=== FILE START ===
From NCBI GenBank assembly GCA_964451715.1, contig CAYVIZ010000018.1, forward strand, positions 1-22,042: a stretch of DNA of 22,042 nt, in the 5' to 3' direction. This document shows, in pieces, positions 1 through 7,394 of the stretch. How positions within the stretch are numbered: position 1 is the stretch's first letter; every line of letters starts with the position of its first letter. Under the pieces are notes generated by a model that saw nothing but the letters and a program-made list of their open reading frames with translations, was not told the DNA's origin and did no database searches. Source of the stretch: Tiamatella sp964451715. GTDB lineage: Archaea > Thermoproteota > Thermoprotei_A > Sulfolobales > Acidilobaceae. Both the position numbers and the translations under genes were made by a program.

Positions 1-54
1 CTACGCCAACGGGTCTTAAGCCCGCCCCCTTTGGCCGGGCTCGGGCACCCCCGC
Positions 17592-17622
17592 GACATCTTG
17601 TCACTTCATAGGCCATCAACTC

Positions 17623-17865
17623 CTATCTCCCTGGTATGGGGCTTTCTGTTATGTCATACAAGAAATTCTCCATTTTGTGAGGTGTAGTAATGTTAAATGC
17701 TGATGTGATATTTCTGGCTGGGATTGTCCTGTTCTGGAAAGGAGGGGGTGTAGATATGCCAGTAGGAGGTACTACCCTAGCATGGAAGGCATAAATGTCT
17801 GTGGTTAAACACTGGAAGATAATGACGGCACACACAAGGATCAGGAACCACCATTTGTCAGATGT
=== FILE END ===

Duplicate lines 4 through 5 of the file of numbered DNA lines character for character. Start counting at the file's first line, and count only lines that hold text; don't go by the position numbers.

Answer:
Positions 17592-17622
17592 GACATCTTG